My other concern about the LMC is that they’re talking about flood reduction. The Mekong doesn’t need flood reduction. The Mekong is a mighty system whose floods will provide for tens of millions of people, will provide fish and agricultural production. So China is talking about reducing floods? That’s very dangerous.
RFA: You mean the floods can fix the problem itself? That’s why you call it the 'mighty Mekong'.
Eyler: Yes the floods can fix the problems.
RFA: What did you think about the role of the United States, Japan and other countries as well as international organizations to cope with the soon-to-be-built dams? You said we should expect hundreds of them.
Eyler: I think there’s a role for Western development partners in promoting a sustainable pathway and I think we’re actually moving into a phase where Western development partners are going to play a more pragmatic role in this manner, particularly the United States.
If you take Vietnam, for example, resolution 120, from 2017, Prime Minister Phuc talked about restoring the natural ecosystem properties of the Mekong delta, to let the river do the work. This is baked-in to resolution 120, which looks to be the right set of policies for the Mekong delta.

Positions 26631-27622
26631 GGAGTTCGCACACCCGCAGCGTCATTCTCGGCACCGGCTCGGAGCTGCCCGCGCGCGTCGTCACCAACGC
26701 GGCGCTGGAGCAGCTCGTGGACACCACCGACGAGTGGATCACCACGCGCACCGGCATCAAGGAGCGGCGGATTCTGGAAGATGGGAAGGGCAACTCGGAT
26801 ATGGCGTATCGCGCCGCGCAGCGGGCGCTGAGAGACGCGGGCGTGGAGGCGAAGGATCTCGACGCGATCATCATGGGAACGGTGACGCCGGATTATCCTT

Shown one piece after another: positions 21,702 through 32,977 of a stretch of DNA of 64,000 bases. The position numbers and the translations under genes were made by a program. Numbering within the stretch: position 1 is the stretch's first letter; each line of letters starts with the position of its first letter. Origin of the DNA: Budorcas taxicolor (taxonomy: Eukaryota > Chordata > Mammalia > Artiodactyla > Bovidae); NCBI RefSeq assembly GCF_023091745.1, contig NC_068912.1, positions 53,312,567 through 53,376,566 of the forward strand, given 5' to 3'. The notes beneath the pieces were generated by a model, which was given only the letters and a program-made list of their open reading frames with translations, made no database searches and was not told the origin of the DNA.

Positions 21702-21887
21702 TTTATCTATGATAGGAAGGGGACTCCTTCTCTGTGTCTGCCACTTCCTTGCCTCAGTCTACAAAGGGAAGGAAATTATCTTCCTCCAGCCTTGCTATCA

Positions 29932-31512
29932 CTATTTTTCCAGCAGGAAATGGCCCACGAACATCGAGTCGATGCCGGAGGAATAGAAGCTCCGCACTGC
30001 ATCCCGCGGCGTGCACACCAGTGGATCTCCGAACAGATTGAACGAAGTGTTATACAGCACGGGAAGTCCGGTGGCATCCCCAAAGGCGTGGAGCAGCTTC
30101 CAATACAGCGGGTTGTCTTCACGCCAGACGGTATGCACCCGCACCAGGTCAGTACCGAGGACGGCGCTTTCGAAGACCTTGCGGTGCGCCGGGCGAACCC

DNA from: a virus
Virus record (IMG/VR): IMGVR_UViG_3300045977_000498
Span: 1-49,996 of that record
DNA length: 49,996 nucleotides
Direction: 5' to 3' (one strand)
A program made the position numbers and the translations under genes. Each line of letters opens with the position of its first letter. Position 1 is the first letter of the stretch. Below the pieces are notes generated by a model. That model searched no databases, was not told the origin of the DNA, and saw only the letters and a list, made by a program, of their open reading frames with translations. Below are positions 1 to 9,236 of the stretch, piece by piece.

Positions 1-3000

There’s other things, like promoting a smart agricultural transition, promoting agribusiness and all these things. These are opportunities and this is a policy set that the U.S. can help work on, the U.K., Australia, Japan, EU, many countries can assist with this, and certainly Vietnam is calling for assistance to help implement this.
This is one [issue] that we all need to work together on to make [it] work for the future. But resolution 120 won’t work if all these upstream impacts are still coming down to the Mekong delta.
[But even] then there [would] still [be] a role for these Western development partners – to promote more renewable energy [such as] solar, wind, biomass, [and] other forms of power generation upstream so that these dams just don’t happen in the future.
And then [the partners could] also work with the countries to better manage [the dams].
Reported by RFA's Vietnamese Service.